Two victims of Bernie Madoff’s Ponzi scheme sued the SEC in October in a case nearly everyone thought would get nowhere, given the SEC’s option to invoke immunity.
At the time, we threw the idea out to a few litigators, for debating purposes.
There was no debate, even among the plaintiff’s attorneys. In fact, they showed a fair amount of contempt for the idea that taxpayers should pay damages to other taxpayers in this type of situation.
And today, predictably, the SEC filed a motion to dismiss the suit, claiming it is immune from liability for its Madoff failures because its activities fall under a “discretionary functions” exception to the Federal Tort Claims Act. The Act shields government agencies from their decisions on day-to-day activities.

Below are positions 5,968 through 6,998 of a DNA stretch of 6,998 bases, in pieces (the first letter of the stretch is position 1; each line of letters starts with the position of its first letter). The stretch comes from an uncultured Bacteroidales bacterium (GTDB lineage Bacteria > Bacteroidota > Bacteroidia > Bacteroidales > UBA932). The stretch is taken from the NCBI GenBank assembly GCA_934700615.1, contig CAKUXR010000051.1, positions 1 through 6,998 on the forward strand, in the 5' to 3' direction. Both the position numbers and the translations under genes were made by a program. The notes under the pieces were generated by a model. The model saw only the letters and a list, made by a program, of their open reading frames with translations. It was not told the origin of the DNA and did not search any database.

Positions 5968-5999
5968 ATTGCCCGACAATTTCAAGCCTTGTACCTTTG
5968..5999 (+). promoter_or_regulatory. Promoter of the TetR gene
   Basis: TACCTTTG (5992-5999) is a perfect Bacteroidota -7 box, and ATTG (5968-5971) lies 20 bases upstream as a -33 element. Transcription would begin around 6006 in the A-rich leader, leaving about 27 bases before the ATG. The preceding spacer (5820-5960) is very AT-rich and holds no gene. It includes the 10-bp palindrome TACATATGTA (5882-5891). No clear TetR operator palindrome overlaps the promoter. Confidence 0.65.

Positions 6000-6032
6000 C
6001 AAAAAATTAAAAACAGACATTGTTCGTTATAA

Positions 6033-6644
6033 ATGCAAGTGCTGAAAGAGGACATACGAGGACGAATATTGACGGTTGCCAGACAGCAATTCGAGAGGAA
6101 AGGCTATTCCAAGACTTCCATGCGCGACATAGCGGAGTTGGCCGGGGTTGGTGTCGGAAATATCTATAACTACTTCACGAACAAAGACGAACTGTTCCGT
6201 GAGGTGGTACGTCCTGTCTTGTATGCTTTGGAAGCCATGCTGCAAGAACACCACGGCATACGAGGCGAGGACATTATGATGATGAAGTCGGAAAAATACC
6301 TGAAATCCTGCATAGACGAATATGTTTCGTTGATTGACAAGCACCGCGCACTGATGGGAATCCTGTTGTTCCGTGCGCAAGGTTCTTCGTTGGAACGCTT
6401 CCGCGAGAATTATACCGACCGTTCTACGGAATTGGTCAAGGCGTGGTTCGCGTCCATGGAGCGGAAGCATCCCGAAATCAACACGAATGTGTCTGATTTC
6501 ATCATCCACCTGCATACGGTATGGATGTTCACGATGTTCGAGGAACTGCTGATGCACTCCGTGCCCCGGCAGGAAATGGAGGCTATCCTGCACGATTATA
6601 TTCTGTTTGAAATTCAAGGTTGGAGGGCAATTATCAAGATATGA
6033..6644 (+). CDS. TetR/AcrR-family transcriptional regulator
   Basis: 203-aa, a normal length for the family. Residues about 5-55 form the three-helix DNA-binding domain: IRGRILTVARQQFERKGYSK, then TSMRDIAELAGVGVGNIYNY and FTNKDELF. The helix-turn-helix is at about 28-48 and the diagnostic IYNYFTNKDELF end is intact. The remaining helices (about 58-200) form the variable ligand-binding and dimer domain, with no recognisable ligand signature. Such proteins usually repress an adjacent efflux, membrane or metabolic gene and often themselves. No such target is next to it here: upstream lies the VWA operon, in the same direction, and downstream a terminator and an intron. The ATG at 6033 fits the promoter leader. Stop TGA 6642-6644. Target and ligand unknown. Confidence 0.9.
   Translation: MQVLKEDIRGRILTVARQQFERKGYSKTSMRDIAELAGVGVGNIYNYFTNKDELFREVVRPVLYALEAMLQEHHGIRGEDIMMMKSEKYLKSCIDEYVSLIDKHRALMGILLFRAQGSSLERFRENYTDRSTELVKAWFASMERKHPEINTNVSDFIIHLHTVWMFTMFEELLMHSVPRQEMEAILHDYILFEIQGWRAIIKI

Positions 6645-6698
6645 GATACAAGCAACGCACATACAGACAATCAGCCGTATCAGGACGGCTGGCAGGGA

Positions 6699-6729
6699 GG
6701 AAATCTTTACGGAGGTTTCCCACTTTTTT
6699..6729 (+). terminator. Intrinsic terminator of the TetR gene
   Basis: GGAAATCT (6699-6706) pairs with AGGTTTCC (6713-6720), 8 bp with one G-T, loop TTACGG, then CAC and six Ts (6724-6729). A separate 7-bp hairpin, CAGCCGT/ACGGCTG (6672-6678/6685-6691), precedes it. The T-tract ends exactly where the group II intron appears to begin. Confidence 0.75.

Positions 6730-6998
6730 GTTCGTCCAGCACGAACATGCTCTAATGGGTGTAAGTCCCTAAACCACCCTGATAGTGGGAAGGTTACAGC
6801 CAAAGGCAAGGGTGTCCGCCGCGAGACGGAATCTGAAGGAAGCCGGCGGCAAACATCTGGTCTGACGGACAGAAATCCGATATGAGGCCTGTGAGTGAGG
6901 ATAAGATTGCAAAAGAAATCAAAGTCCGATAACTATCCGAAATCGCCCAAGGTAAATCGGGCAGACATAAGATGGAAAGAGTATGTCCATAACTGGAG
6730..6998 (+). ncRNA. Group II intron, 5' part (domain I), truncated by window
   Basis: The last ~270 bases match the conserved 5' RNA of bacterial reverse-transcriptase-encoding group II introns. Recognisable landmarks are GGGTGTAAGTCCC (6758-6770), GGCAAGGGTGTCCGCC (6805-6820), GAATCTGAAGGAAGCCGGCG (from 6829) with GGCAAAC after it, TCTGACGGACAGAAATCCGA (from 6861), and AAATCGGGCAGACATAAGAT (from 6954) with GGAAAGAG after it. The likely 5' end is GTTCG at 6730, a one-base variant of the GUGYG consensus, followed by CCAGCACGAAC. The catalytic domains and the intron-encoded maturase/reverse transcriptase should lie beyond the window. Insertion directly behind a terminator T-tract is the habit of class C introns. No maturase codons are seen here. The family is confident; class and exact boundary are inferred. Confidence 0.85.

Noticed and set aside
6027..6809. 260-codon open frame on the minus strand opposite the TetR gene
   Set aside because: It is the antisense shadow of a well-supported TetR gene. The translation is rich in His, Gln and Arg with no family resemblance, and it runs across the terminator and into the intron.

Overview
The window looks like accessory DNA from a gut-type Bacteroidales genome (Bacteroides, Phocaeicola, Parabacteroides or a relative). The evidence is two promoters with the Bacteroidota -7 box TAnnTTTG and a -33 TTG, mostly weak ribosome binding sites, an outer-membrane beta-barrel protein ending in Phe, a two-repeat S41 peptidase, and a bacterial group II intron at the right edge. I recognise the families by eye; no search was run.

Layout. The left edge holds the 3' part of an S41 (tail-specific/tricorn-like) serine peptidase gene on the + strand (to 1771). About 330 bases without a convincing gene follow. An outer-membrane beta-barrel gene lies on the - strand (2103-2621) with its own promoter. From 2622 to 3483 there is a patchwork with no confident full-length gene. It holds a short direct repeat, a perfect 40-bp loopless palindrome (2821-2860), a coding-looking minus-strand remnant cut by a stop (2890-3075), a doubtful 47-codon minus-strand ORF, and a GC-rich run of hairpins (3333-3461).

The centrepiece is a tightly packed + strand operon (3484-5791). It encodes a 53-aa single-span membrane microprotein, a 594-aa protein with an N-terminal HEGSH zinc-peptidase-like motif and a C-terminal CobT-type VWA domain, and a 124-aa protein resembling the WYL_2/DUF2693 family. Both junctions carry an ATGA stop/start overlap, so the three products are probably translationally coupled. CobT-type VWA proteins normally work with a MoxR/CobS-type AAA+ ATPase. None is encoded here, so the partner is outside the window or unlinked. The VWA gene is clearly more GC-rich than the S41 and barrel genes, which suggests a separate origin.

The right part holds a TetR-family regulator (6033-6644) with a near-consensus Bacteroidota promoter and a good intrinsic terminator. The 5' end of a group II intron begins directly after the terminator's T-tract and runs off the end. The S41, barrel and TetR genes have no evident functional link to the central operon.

The SEC does not, however, try to defend its actual actions in regard to Madoff. From page one of the government’s motion:
Plaintiffs’ losses are undeniably tragic. And, for the purpose of this motion, the Court may assume they were preventable — if only the SEC had shut down Madoff’s scheme; or if only it had employed better-qualified and more-experienced investigators, been more persistent in its pursuit of the facts, or devoted additional time and resources to its examinations.
Even considering all the above, this lawsuit, filed by Herrick, Feinstein and asking for $2.4 million has a serious uphill climb.
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